Keys

bearded older men in tall hat

“Well, first of all,” Barret is saying in his dream, “I don’t really get why there’s such a reluctance to actually get the instruments to play together, in these student pieces. Unless we get all Adorno on it and talk about commuter trains.”

There’s a polite inquiry from the back of the room of the dream.

“Commuter trains,” Barret hears himself say obligingly, eyebrows going up and down, “you know the experience. We’re going in the same direction. We’re all rolling somewhere together. But we’re all alone.”

His eyes flutter open as he feels broad, wet leaves stroke his face. The Jeep—he’s still in the Jeep—is negotiating a terrain change, moving from pitted blacktop to a narrow, deeply carved deer path or hog trail or something. The air is full of latent rain. The Jeep is moving almost delicately, like a spider, over tufted hummocks and ruts left behind by ancient tires.

“Christ on a bike,” says the gal behind the wheel.

“Want me to spell you?” asks Drin from the back seat, the Drin, Barret remembers, the Shadow King and ghost patron, the answer to a lot of unasked questions, the maker and unmaker of war.

“I’m fine, love,” the gal replies, not sounding so sure.

“We look to rejoin the main road up apiece,” Drin says, and Barret knows that tone well, the tone of the reassuring captain of the ship, peerless and perhaps immortal; the one who knows the dangerous reef is nearby. “They still have to go by the road, the long way around. We get back on the blacktop, we’ll have to wake him up for directions. Till then, straight on until morning, my lady.”

It’s hard to keep his eyes open. The musician Dance is sprawled in the back, surrounded by strange, glinting lights—an artifact, Barret thinks, of the dream, the other dream, the first dream, Auren Han standing beside him in the yogurt section at Trader Joe’s, holding his hand and making him recite the sequence, slowly, his left eye just beginning to wander—it does that, Barret knows, when Auren is pushed past endurance.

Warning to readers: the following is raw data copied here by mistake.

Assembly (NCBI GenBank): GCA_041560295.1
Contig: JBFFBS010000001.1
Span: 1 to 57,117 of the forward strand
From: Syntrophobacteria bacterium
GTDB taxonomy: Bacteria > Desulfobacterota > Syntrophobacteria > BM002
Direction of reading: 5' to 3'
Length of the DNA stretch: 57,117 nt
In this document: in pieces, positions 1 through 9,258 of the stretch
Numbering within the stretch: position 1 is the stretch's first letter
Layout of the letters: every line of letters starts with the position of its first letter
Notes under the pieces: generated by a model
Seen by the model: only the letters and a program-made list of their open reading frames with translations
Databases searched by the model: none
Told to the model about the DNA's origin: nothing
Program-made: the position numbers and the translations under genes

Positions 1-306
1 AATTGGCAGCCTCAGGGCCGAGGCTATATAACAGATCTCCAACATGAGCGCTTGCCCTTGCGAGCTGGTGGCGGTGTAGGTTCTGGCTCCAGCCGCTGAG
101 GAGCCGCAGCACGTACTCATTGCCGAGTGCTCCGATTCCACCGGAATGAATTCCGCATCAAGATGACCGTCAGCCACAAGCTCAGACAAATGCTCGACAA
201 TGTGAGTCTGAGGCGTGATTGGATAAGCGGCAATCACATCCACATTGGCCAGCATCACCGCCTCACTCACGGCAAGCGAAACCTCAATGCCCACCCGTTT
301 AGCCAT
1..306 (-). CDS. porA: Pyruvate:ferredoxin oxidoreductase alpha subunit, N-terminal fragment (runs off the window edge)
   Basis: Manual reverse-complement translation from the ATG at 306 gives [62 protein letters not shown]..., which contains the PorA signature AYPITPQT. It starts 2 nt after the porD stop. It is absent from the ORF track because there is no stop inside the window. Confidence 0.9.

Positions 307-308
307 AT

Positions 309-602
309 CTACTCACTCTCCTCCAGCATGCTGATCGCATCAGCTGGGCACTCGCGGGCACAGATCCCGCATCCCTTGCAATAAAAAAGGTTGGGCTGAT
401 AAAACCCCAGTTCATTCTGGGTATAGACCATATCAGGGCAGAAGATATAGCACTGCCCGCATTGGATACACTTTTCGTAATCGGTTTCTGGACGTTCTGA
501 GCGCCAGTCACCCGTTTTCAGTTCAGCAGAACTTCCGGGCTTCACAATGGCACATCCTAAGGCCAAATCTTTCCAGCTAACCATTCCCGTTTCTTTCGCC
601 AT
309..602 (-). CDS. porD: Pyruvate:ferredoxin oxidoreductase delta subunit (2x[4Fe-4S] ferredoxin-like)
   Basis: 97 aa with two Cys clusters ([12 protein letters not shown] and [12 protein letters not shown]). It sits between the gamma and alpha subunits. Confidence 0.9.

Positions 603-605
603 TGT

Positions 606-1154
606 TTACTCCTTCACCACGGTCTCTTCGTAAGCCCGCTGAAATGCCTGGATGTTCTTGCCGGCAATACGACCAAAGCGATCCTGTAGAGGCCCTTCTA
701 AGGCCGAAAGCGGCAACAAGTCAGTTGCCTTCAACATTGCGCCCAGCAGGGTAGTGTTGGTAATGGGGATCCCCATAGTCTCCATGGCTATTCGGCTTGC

“Remember this,” Auren said in the dream, and Simon smiled a thin smile beside him.

“He’s got the numerical sequence now. That’ll bring up the locks. Give him the key.”

Auren, grey in the fluorescent lights; and his hands, touching Barret’s, cold.

“Auren, give him the key,” Simon said softly.

Empty carts, piloted by no one, coursing the aisles around them. Barret hearing their rattling wheels as they pass. For a long time no other sound; then Auren, sobbing.

Barret, slowly surfacing, remembers: this terrible sound from the other dream, the first dream. He remembers the bracingly cold air from the dairy cooler, and Auren’s baritone voice, and Simon’s light touch on the back of his neck, at the precise point the spirit guys say that gods like to enter the human body.

Of course, he heard that voice in his dreams for years. Certain pieces of music he had to stop playing, stop performing, because he would shudder to a halt in mid-stride, in tears.

The Jeep shies right, the gal—Emma, jesus, that’s her name—curses impressively, brings the vehicle to heel, and Barret flinches, blinks phantom numbers away. A sound remains, it’s right in his ear, lover’s voice in lag time, crooning a wordless song.

“Oh god, I promise, I’ll remember,” he cries, and Emma, her face fierce, quickly turns her head to look at him, struggling in the passenger seat.

“Barret? Remember what, love?”

Drin reaches across from the back seat, touches him then.

“Barret? Wake up, son. Wake up. We’ve got terrorists.”

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